The boiling hot pot

The boiling hot pot

Dear readers, March has arrived, the temperature is rising and the spring is very much in the air, surrounding all of us quietly.

Recently, the epidemic caused by the novel coronavirus has been effectively controlled in Chongqing, and workers from all industries started returning to work. (Note: according to public health authorities in China, everyone must wear masks when going out) Before this, all districts of Chongqing adopted closed-off management. As a result, real economies such as restaurants, entertainment, tourism, and retail have been hit hard. On the other hand, the “online economy” welcomed its best moment in this special period as many people had not many choices other than online shopping for daily necessities and everyday meals. In Chongqing, a new consumption model of “hot pot takeout” emerged, breaking the tradition of going out for hot pot.


A brief history of the Hotpot

Boatmen working on the Yangtze river had a cooking habit of boiling chili, Sichuan peppercorns, ginger, garlic, and other spices in a crockpot with water, and then cooking all kinds of food inside it. Mongers held a shoulder pole carrying a clay stove and iron pot at one end and a basket of food and utensils at the other. Food stalls also borrowed this form of cooking but made a small change to the pot. They divided the pot into eight small grids so that strangers can share one pot. This dish eaten in this way was called “shuǐ bā kuài” (literally means eight pieces in the water). After that, the division of the pot became a major feature of Chongqing hot pot, mostly into four grids ( resembling the Chinese character “十”) or nine grids (resembling the Chinese character “井”).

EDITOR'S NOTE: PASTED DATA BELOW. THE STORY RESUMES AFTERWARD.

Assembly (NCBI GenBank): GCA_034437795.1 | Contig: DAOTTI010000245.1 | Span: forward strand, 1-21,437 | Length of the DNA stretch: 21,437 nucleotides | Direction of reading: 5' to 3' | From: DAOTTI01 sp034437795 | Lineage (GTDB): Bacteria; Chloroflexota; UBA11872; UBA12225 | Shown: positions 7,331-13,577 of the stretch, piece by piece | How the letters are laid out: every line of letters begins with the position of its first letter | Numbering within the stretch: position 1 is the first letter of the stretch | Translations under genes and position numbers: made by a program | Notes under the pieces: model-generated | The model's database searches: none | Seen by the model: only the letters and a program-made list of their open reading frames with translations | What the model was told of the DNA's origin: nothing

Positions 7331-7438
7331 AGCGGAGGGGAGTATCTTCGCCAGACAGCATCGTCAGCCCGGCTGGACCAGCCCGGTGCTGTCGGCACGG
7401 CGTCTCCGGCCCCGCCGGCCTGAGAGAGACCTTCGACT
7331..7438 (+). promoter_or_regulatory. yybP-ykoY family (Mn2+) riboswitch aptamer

Food ingredients cooked in “shuǐ bā kuài” were cheap haslet from cattle and pigs. But the tastes were good enough to make “shuǐ bā kuài” most welcomed food by poor people including shippers, longshoremen, and mongers. In 1921, the first hotpot restaurant with rumen of beef (máo dǔ in Chinese pronunciation) as the main dish appeared, which was favored by the majority of diners. Therefore, the rumen of beef became the representative dish of Chongqing hotpot.

During the Anti-Japanese War (part of the Second World War from 1931 to 1945), Chongqing was made the temporary capital of China and plenty of outsiders flock to Chongqing, showing a growing demand for hot pot, thus famous many famous hotpot brands like “Yunlongyuan”, “Yisiyi”, “Shuyuan” and “Qiaotou” had emerged one after another. A number of cultural celebrities such as Guo Moruo, Ba Jin had become hot-pot fans, and even the national government made hot pot as a specialty for treating foreign guests. Thence, hot pot turned into a business card of Chongqing. In 2000, Chongqing Dezhuang hotpot brand created a Guinness world record for The hottest pot in The world, which is 10 meters in diameter and weighs about 13 tons.

Hot pot, with its inclusive character, suitable for almost all ingredients to be cooked in this way, can be the perfect choice for bonding with relatives and friends and giving a treat to out-of-town guests. Imagine you sitting in a hot pot restaurant together with your friends, ordering some typical dishes and a bottle of Shancheng beer (a local brand of Chongqing), chatting over eating, what a nice picture!

Hotpot during the coronavirus outbreak

During the outbreak, fuelled by the insatiable appetite of Chongqing people, hot pot restaurants there started offering “hot-pot takeout”. In the 10 days since the launch of the service, more than 200 hotpot outlets have received more than 30,000 orders with a total sales volume of 9.5 million yuan, giving the catering industry in Chongqing a shot in the arm as it helps to maintain its capital chain during this difficult times.

Dear friends, not a single spring will be absent every year, let’s look forward to the victory of our battle against the virus. When that day comes and we can finally take off our masks to enjoy the free air, how about going out for a hot pot with friends?

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